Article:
Are there any exemptions?

The New Local Funds Law contains a number of exempt arrangements that would not be considered a Fund for the purposes of the Regulations, these include:

  1. Deposits or joint bank accounts;
  2. Insurance or Pension contracts;
  3. Joint investments between the parent, holding, subsidiary and sister companies of a group entity;
  4. Timeshare and similar programs for shared use of property;
  5. Employee rewards and incentive programs managed by parent, holding, subsidiary and sister companies of a group entity;
  6. Investment funds established by local and federal government agencies and their wholly owned companies;
  7. Any other arrangements that the SCA approves of.

What are the substantial changes under the New Local Funds Law?

Notably, new categories of funds have been introduced under the New Local Funds Law including Family Funds, where the ownership of a fund is restricted to one or more people from one family (similar to a Trust Fund) and self-managed funds, where a local fund is established by two or more individuals or entities. It is important to note that by applying for a licence to form a local family or self-managed fund, the relevant founders are obligated to form a board of directors for the fund. The New Funds Regulations stipulate specific requirements for the board, including a requirement to have a minimum of three board members up to a maximum of eleven and mandating that each board member is non-conflicted and to act independently.  Though the SCA does not need to approve of board members, they must be notified once a member begins their tenure.

To further bolster the appeal of establishing a local fund in the UAE, new categories of specialised funds has been established combined with a reduction in the capital requirements required. The new specialised funds include; ESG Funds, precious metal funds, protected-cell funds, direct-financing funds, real estate development funds, protected-cell funds and commodities investment funds.  Under the New Local Funds Law, the capital requirements for newly established Local Funds is AED 1 million instead of the previously required AED 50 million which represents a significant change.  Fund administration companies must also now adhere to capital requirements of AED 1 million replacing the AED 5 million that was previously required. Foreign ownership restrictions have also been eased, allowing 100% foreign ownership of these companies.  All of these changes represent an incentive for firms to create and establish local funds within the UAE without the need for establishing outside of the region, and to encourage foreign service providers to set up substantive operations in the UAE. 

The SCA has also sought to streamline the process for registering new funds.  The approval timeline has been reduced from ten working days to five working days and SCA has provided that for establishment of a new specialised fund, the SCA will issue a decision within twenty working days from the date of submission.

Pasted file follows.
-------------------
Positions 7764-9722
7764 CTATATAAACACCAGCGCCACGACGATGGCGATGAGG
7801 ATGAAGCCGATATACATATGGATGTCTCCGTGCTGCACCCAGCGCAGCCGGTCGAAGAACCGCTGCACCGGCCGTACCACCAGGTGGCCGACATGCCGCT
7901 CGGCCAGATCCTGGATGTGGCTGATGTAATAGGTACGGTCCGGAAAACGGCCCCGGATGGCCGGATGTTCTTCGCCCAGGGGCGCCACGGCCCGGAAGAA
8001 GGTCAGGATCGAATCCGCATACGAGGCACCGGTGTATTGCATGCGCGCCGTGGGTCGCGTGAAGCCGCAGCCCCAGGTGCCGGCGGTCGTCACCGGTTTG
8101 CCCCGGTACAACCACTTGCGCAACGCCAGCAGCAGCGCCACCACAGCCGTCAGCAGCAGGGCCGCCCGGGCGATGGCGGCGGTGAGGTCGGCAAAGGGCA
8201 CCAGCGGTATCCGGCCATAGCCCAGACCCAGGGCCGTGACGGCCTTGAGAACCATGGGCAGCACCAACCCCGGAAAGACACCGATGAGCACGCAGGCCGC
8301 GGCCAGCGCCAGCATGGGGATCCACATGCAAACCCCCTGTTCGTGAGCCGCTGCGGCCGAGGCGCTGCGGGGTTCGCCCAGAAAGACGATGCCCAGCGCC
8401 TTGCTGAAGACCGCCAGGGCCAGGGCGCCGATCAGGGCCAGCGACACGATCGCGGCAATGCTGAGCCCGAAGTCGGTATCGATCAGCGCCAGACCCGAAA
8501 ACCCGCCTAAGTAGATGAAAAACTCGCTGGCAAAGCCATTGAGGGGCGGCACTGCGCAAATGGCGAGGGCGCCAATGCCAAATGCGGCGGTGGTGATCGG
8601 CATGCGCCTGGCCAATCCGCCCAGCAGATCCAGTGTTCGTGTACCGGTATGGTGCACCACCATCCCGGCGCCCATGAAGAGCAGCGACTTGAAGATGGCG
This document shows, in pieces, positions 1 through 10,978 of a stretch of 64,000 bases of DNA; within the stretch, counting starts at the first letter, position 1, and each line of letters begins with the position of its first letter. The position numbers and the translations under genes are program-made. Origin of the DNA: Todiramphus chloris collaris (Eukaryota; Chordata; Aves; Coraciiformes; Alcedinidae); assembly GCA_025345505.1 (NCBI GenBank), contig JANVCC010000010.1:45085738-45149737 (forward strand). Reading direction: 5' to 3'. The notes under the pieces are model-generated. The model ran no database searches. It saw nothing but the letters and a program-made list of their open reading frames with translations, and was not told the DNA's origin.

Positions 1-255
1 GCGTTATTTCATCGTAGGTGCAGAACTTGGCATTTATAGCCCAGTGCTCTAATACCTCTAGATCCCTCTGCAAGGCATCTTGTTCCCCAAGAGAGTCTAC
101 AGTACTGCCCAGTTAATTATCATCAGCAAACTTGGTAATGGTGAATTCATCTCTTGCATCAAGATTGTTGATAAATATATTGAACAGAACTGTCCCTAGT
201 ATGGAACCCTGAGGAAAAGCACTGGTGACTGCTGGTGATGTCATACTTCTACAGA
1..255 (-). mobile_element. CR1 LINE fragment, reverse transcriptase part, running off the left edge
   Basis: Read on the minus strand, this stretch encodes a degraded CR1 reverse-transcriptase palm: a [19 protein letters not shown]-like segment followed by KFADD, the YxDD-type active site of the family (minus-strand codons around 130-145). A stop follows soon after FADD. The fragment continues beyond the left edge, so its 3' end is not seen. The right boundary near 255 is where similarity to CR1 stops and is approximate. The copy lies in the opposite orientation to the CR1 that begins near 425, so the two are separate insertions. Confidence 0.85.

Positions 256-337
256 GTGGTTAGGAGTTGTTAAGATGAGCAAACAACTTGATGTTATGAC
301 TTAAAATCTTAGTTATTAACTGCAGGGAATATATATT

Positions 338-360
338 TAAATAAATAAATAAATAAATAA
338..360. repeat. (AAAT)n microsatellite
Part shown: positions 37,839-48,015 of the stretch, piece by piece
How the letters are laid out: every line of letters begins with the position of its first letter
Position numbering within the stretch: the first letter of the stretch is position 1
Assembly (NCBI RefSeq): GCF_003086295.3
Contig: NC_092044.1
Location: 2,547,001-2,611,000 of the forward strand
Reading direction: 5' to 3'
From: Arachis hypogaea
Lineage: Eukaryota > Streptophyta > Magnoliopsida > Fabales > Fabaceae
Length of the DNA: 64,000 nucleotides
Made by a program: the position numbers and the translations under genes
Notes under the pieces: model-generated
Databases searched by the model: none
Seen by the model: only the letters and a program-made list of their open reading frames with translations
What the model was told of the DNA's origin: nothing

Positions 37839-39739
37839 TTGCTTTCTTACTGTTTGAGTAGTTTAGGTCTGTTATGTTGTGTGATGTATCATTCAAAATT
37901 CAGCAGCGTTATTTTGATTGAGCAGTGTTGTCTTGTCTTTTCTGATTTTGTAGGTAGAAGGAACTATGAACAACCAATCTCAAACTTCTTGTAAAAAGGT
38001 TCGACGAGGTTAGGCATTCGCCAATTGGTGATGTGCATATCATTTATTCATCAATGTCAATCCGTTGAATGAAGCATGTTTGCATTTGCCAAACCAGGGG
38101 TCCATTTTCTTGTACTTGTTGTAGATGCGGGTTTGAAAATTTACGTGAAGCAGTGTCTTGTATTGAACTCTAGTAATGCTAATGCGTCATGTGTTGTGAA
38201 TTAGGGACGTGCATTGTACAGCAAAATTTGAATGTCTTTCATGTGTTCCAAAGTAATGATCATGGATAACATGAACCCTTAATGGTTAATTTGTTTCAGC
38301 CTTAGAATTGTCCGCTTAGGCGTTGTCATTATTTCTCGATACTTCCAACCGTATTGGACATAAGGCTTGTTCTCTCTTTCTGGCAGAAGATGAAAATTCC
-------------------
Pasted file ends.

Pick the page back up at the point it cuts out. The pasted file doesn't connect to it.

Under the New Local Funds Law, additional provisions have been implemented which support the SCA’s objective of increasing the amount of money that local funds manage. This includes the allowance of M&A activity for local investment funds, a book building mechanism which allows public real estate funds to be offered to the public and mechanisms which allow capital increases of investment funds in instalments and the buyback of investment funds traded on the stock exchange.

What is the incorporation process for a new Local Fund?

A local fund must be incorporated through one of three distinct methods:

  1. Through an entity licensed by the SCA to engage in investment management activity of investment funds;
  2. Utilising an entity licensed by the SCA to engage in family investment management activity in relation to a family fund, which is wholly owned by the relevant family; or
  3. In relation to a self-managed fund, two or more individuals who fulfil the SCA’s requirements for approval.

Due to the nature of a self-managed fund, the fund managers of the fund must submit an additional application to the SCA to obtain initial approval. This must include information about key investors and investment policy data.

What are the ongoing supervision requirements under the New Local Funds Law?

Pursuant to the New Local Funds Law, the SCA has expanded its powers in relation to the monitoring and inspection of investment funds. Consequently, the SCA may take all measures that it deems necessary to supervise funds and parties related to the fund, including unfettered access to data, documents, and information. Should there be any violations of the requirements discovered by the SCA, the SCA may request the publication of any information it deems necessary to protect investors.

What is the compliance timeline?

Under the New Local Funds Law, SCA-licensed promoters may continue to perform their current obligations as contracted, during a transition period of six months, beginning on the 1st January 2023 or until the arrangement expires, whichever is earlier. However, during this grace period, the relevant foreign-owned funds must renew their licences and pay the prescribed fees to the SCA.


The new laws represent a significant departure from the previous position recognising the SCA’s dual objectives of “onshoring” funds activities into the UAE, while also expanding the range of options available for UAE funds and making the provision of funds and fund-related services more accessible.  However as it is still early days since the new regulations came into effect, it is yet to be seen how foreign asset managers and indeed local financial institutions will be impacted by this, or how they might seek to capitalise on the opportunities presented by it. For international funds at least, with the carve-out of professional investors, we may see a shift away from retail and more focus on market counterparties by asset management firms in the region. 

Whilst the new laws may appear on the face of it to create more choice for investors, asset managers are likely to launch fewer funds given the expense and operational requirements to comply with, and as such the concern is that the options for investments may be narrower.

We will continue to watch this space as the regulations unfold.